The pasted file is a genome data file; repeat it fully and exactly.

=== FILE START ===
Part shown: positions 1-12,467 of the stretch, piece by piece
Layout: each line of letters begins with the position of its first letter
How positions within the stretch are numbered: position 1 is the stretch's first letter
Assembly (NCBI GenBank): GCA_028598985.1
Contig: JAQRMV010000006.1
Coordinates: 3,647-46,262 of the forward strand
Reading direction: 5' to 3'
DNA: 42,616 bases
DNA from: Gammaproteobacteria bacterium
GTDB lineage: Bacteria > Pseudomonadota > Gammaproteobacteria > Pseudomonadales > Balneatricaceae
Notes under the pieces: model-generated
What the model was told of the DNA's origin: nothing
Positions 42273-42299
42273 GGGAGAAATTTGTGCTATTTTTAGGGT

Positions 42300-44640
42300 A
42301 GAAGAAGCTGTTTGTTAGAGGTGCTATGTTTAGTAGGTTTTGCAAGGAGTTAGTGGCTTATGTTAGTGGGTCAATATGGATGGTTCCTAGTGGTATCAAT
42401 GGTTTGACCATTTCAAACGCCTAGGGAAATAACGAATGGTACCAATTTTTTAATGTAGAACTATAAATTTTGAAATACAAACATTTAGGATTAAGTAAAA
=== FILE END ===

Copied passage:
Part shown: positions 1-12,467 of the stretch, piece by piece
Layout: each line of letters begins with the position of its first letter
How positions within the stretch are numbered: position 1 is the stretch's first letter
Assembly (NCBI GenBank): GCA_028598985.1
Contig: JAQRMV010000006.1
Coordinates: 3,647-46,262 of the forward strand
Reading direction: 5' to 3'
DNA: 42,616 bases
DNA from: Gammaproteobacteria bacterium
GTDB lineage: Bacteria > Pseudomonadota > Gammaproteobacteria > Pseudomonadales > Balneatricaceae
Notes under the pieces: model-generated
What the model was told of the DNA's origin: nothing
Positions 42273-42299
42273 GGGAGAAATTTGTGCTATTTTTAGGGT

Positions 42300-44640
42300 A
42301 GAAGAAGCTGTTTGTTAGAGGTGCTATGTTTAGTAGGTTTTGCAAGGAGTTAGTGGCTTATGTTAGTGGGTCAATATGGATGGTTCCTAGTGGTATCAAT
42401 GGTTTGACCATTTCAAACGCCTAGGGAAATAACGAATGGTACCAATTTTTTAATGTAGAACTATAAATTTTGAAATACAAACATTTAGGATTAAGTAAAA